As a stimulating and economically stable environment, Serbia is attracting more and more businesses. There are numerous international companies in Serbia, and some of the largest foreign investors in Serbia, by the value of projects, are from Germany, Italy, the USA, Russia, China, France, and Austria. Bearing in mind that Serbia ranked No. 1 on the FDI 2019 Europe list, based on the criteria of Greenfield investments relative to the size of the economy, various international companies in Serbia are motivated to join and expand their business. There is an extensive increase in the number of Chinese companies in Serbia, such as Serbia Zijin Mining, HBIS GROUP Serbia Iron & Steel, SERBIA ZIJIN COPPER, and many others. Great support for Chinese companies in Serbia is certainly given by the Chamber of Chinese Companies in Serbia, as well as the Bank of China, which is present in Serbia since 2016. One of the great benefits of company registration in Serbia is the possibility to get a residence permit by company formation in Serbia. For further information about this immigration question, please visit the link.
When thinking about company formation in Serbia, one of the decisions to make is what legal form of a company to choose. Company law in Serbia prescribes the following legal forms:
1) General Partnership - a company of two or more partners who have unlimited joint and several liability with all their assets for the company's liabilities. Unless the partnership agreement provides otherwise, the company's profit is distributed in equal shares among partners, and partners enter into the company contributions of equal value. When it comes to the company's ordinary activities (management), each partner has the authorization to conduct actions. A partner is entitled to reimbursement of all expenses he had concerning the operation of the general partnership, which was necessary under the circumstances. It is also possible for a new partner to join the company after incorporation. In that case, the new partner would be liable for the obligations of the company as the existing partner, including obligations undertaken before he joined the company.
2) Limited Partnership - A limited partnership is a company of at least two members, at least one member who has unlimited joint and several liability for the liabilities of the company (general partner), and another member who has limited liability up to the amount of his contribution (limited partner). General partners have the status of partners in a general partnership previously mentioned. General partners and limited partners usually participate in the division of profit and in covering the company's losses proportionately to their shares in the company. General partners manage the company's operations and represent it, but a limited partner may object only to taking actions or entering into transactions by a general partner that is outside the company's ordinary activities, in which case the general partner may not take that action or enter into that transaction. A limited partner may be granted a procuration - a business power of attorney whereby a company authorizes one or more natural persons (the procurator) to conclude legal transactions and take other legal actions in its name and on its behalf.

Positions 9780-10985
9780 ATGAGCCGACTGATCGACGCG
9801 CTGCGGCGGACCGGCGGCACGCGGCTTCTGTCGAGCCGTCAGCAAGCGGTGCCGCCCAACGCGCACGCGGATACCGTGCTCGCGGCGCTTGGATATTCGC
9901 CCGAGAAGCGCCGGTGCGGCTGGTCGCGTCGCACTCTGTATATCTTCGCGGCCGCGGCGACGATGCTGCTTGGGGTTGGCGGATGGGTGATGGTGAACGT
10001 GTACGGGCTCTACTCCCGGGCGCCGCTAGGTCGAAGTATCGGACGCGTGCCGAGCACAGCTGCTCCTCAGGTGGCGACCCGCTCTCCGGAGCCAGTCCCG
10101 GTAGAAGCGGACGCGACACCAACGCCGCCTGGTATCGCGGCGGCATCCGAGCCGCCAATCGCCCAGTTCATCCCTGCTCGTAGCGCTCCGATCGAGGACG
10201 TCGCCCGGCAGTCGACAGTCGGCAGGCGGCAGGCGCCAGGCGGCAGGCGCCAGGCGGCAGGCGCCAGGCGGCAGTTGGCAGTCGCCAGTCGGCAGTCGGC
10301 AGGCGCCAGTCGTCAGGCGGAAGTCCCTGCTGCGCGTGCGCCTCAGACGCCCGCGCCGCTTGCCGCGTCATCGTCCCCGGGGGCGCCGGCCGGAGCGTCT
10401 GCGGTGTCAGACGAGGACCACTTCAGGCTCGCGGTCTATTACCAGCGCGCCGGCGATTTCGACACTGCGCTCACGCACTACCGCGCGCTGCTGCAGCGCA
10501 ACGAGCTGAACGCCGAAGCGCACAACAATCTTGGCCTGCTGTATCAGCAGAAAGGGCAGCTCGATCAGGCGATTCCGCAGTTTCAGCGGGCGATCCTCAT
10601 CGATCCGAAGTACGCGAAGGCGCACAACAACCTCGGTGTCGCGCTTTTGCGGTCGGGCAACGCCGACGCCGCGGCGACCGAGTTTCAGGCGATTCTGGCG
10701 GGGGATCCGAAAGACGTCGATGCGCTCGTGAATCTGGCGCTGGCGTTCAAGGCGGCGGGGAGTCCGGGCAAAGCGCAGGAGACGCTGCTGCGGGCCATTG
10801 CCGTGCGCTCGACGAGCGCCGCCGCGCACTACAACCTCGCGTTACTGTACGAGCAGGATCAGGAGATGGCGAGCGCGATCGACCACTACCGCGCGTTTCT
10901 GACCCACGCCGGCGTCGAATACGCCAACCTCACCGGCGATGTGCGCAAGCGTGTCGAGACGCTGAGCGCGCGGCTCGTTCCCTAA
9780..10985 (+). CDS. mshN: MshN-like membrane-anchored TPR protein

3) Joint Stock Company - A joint stock company is a company whose share capital is divided in stocks held by one or more stockholders who are not liable for the company's obligations (except in a few cases provided by company law in Serbia). The company is held liable for its obligations with all of its assets. A joint stock company usually has a minimum share capital amounting to RSD 3.000.000,00. When it comes to the management of the company, it has a General Meeting, and one or several directors, i.e. a board of directors. The board of directors defines the business strategy, conducts the company's operations, performs internal supervision over the company's operations, etc. There is also another option, and in that case, the company bodies are the General Meeting, Supervisory board, and one or several executive directors, i.e. the executive board. In both options, the General Meeting is composed of all company's stockholders, and it decides on changes in the rights or privileges pertaining to any class of stocks, acquisition, and disposal of high-value assets, distribution of profit, etc. Executive directors conduct the operations of the company and are legal representatives of the company, while the Supervisory board needs to give consent for the acquisition, disposal, and encumbrance of shares and stocks that the company holds in other legal persons; acquisition, disposal, and encumbrance of immovable property; getting a credit facility, i.e. getting and granting loans, etc.